Racism still blights teenagers lives

Sarah Page senior lecturer in Sociology and criminality, Staffordshire University published a recent study on the experience of black British teenagers and racism.

Watching the events in America it is often assumed that the UK does not have a race problem.  

Sarah Page undertook a study evaluating the experience of black British teenagers, based in the Midlands. The research findings outlined that teenagers report experiencing racism. Muslim girls told the researchers that other pupils pulled their headscarves off. A Teenager reported he was kicked during football. 

They report a lack of action by the schools, not adequately addressing racist bullying. Some teens reported teachers favoring white pupils and that they did not punish fairly after racist incidents. 

Most teachers are white and these issues could be the result of ineffective and insufficient training in issues of racism. They may also be unaware of their white bias.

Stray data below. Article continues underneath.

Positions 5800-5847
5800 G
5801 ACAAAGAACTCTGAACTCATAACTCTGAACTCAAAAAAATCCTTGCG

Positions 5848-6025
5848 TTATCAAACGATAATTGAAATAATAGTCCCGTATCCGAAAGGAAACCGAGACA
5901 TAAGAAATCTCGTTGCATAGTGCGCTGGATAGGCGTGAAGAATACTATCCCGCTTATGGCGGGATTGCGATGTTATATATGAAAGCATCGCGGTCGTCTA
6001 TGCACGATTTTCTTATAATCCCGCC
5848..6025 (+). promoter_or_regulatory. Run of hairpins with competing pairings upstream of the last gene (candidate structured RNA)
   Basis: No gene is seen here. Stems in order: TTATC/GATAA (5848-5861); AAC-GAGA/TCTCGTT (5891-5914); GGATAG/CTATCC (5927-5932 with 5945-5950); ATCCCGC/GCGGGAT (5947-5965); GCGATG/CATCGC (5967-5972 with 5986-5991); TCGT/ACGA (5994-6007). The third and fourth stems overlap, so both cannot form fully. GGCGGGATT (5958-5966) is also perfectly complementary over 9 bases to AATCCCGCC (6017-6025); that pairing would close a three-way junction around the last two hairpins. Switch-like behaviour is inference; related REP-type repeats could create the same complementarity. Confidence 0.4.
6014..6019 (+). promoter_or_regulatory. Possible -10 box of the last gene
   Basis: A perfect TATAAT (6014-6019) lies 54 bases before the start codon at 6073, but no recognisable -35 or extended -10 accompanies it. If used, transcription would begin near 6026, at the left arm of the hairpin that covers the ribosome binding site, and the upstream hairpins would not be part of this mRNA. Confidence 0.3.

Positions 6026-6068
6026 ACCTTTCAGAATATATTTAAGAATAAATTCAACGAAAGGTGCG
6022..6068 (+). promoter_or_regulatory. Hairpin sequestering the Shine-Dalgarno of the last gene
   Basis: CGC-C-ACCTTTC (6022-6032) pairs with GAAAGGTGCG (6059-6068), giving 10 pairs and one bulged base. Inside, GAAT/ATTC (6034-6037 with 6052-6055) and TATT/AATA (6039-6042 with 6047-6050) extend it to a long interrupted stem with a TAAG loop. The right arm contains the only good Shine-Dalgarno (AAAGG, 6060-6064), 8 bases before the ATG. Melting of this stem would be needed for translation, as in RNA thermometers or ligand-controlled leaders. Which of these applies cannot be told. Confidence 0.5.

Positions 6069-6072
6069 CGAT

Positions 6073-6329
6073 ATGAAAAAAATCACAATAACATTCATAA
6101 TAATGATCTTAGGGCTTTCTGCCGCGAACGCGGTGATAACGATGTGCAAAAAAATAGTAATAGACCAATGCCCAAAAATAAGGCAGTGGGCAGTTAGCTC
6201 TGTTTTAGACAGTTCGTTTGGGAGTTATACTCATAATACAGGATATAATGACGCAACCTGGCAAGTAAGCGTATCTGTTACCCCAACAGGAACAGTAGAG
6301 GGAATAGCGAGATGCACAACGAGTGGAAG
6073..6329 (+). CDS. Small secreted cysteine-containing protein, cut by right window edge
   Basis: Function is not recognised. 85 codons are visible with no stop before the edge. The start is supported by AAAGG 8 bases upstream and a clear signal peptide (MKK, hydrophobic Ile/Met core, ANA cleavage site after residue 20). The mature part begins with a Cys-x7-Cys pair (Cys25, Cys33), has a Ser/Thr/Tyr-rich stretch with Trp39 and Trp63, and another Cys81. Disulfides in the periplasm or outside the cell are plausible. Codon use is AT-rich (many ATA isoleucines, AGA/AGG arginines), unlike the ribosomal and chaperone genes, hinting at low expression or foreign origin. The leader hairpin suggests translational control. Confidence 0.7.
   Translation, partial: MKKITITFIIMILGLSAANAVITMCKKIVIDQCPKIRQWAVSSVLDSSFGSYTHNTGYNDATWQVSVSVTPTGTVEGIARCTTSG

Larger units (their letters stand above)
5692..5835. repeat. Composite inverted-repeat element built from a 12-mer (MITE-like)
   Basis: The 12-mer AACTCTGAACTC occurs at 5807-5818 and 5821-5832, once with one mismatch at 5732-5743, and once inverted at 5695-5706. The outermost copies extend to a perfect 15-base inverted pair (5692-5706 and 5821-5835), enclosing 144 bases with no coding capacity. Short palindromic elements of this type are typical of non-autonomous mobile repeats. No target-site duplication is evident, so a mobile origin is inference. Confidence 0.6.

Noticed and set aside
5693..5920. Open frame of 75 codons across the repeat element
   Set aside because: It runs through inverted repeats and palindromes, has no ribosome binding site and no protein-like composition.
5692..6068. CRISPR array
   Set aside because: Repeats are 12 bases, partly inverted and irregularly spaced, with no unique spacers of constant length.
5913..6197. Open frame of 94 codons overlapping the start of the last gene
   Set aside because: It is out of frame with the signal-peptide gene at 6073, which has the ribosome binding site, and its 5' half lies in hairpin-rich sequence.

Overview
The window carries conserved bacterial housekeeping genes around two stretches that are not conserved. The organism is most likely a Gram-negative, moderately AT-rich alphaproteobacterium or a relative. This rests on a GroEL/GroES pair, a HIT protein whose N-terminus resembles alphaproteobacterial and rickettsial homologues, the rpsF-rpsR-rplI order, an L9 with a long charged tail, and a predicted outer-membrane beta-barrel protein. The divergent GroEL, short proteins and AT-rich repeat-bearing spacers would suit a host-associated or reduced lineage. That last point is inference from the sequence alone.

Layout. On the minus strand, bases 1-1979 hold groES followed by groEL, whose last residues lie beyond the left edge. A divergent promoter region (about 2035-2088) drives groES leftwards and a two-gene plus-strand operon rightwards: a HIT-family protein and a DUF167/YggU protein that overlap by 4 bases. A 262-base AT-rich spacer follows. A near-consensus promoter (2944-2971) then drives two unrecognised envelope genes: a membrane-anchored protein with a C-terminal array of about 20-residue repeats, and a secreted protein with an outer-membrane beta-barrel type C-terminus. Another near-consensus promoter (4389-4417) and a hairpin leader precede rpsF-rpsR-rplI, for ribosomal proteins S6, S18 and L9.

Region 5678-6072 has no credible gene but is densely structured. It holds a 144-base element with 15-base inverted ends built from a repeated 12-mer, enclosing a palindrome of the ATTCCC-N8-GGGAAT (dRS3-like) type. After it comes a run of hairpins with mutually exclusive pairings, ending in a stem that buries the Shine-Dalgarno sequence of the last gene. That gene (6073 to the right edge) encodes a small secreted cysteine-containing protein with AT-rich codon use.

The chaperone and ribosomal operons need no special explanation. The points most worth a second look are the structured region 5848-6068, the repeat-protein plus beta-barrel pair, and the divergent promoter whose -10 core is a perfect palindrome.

The study found that there is a real lack of Diversity in teacher’s backgrounds, and black and ethnic minority teachers are under represented. 

Failures in the curriculum, lack of diversity in teachers may be contributing to the under achievement of black Caribbean pupils, particularly for boys in school. 

Young people said they wanted more diversity in the curriculum and that school did not teach sufficiently about racism. 

Young people are clear that significant change is required in the UK, to address race inequality,  racism and discrimination.

They suggested better education is vital. I believe especially now after the Covid pandemic, education will be the route out of poverty, and all pupils should have access to effective support. There should be more representation in all areas of education.

This lack of action has been criticised by anti-racism campaigners, for example the black curriculum campaign, calling for black history to be included in the curriculum.  

At Diversity Adopt we are developing a course for adopters, of children from 1 to 8, discussing the role of play in building attachment. Let us know below if you want more information. 

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